|Current List 209A
Aiko Gyoso (Maekawa Bunzo comp.):
Arce, Dr. Jose; drawings by Schiff:
Argence, Rene-Yvon Lefebvre d':
Art Institute of Chicago; Wang Tao ed:
Arthur M. Sackler Museum of Art and Archaeology, Beijing University:
Davis, C. Noel: A HISTORY OF THE SHANGHAI PAPER HUNT CLUB 1863-1930. With Complete Records of Hunts, Hunt Handicaps, Steeplechases and Point-to-Points. Shanghai, 1930. 5, 173 pp. Index. Folding b/w photographic frontispiece, 6 folding maps, numerous photographic illustrations, of which 2 in colour. B/w text drawings, some full page. 28x23 cm. Cloth.
The author was Master of the Shanghai Paper Hunt from 1925 to 1928, with nine wins to his name in the Roll of Honour. The Club had its origins in the disturbed years of the Taiping Rebellion. The first Master was John Markham, British Consul at Shanghai, and the Club rapidly attracted an international membership of keen sportsmen.
After the Taiping rebels had been driven out of the neighbourhood of Shanghai in 1863, the officers stationed there turned to paper-hunting for their entertainment. The sport was a substitute for fox-hunting, and popular amongst regiments in the Crimea and India. Davis explains this unusual sport: 'They rode out on Saturday afternoons, sending away one of their number as fox, who laid the paper, and after a certain start had been give him, the others rode after the fox, and chased him until they caught him... The foxes wore red cowls on their heads and shoulders so that they might be distinguished at a distance.' Although the game appealed enormously to Markham's friends, some of whom had perfected their technique in India, the editor of the North China Herald was at a loss to understand Paper Hunting and wrote a leading article at the height of the 1866 season : 'Among the various proofs of madness which Chinese have daily opportunity of noting against the Anglo-Saxon race, few must appear to them more conclusive than Paper Hunting... For two men to gallop frantically over field and creek... for the mere purpose of scattering bits of paper which others take a delight in following up... is rank madness.'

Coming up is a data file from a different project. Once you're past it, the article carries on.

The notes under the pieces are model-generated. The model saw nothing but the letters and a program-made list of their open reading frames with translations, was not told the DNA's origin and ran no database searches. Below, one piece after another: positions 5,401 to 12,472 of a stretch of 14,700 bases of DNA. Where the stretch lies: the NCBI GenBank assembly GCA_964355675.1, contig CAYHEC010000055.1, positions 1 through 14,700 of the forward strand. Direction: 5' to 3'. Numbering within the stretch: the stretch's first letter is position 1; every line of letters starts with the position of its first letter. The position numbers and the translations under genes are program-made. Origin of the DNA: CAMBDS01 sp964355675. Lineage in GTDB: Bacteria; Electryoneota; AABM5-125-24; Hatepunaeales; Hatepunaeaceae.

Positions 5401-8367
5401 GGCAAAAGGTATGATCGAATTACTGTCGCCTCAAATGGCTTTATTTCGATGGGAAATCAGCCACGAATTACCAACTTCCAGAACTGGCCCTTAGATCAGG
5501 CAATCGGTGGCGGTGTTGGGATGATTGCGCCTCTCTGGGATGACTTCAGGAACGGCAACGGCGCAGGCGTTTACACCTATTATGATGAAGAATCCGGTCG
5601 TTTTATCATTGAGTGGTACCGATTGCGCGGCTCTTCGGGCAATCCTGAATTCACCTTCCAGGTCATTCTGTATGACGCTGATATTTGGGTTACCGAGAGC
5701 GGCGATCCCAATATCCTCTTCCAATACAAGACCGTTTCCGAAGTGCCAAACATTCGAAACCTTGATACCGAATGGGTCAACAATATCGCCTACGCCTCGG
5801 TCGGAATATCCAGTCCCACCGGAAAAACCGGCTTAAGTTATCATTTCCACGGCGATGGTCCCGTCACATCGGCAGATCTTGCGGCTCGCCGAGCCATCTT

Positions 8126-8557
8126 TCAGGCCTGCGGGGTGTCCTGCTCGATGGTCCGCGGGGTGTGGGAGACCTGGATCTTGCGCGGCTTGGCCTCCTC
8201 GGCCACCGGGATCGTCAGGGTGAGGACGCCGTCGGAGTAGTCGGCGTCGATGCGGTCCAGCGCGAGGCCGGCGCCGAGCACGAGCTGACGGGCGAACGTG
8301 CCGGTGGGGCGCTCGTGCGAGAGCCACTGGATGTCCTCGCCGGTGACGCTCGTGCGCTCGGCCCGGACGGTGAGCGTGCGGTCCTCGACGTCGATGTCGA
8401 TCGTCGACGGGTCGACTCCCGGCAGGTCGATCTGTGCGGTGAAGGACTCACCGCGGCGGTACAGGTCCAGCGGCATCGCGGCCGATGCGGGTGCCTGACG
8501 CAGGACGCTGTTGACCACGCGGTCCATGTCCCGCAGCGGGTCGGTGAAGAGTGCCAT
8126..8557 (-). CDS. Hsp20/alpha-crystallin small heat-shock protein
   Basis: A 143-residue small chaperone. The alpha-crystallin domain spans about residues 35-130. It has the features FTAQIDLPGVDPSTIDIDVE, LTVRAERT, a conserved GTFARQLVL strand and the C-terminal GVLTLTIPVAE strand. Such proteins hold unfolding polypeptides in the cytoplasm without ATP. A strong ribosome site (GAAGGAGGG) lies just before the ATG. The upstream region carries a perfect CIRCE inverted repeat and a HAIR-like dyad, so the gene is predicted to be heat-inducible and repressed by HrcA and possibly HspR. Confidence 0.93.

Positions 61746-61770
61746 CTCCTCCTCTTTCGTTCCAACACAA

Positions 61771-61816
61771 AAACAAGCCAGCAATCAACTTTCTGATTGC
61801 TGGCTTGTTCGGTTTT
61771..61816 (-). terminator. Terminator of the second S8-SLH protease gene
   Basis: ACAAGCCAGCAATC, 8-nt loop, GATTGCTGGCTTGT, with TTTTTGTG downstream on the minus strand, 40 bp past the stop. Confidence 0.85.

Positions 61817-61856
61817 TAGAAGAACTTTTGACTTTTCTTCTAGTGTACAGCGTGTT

The game was played on Mongolian ponies, noted for their 'undauntable pluck, staying power', and intelligence. The Mongolian pony is also well able to take care of itself, and it is said that 'the reason why the famous pony of a well-known heavyweight member of the Club has never fallen is that he dare not, for fear of being rolled upon by his rider.'
This is Davis' only publication, written with great charm and a suitable sense of fun. A handsomely produced volume, printed on thick paper, it was no doubt issued for a very limited circulation amongst the Hunt members. The text is delightfully illustrated with amusing and pleasing pen-and-ink scenes from the chase by Edmund Toeg. A most enjoyable and quintessential expatriate Shanghai period piece.
Not in Podeschi's bibliography related to horses and hunting.
Now very rare.
Subjects: Rare Books Shanghai
Item 10 in List 209.
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Record produced by Hanshan Tang Books, www.hanshan.com.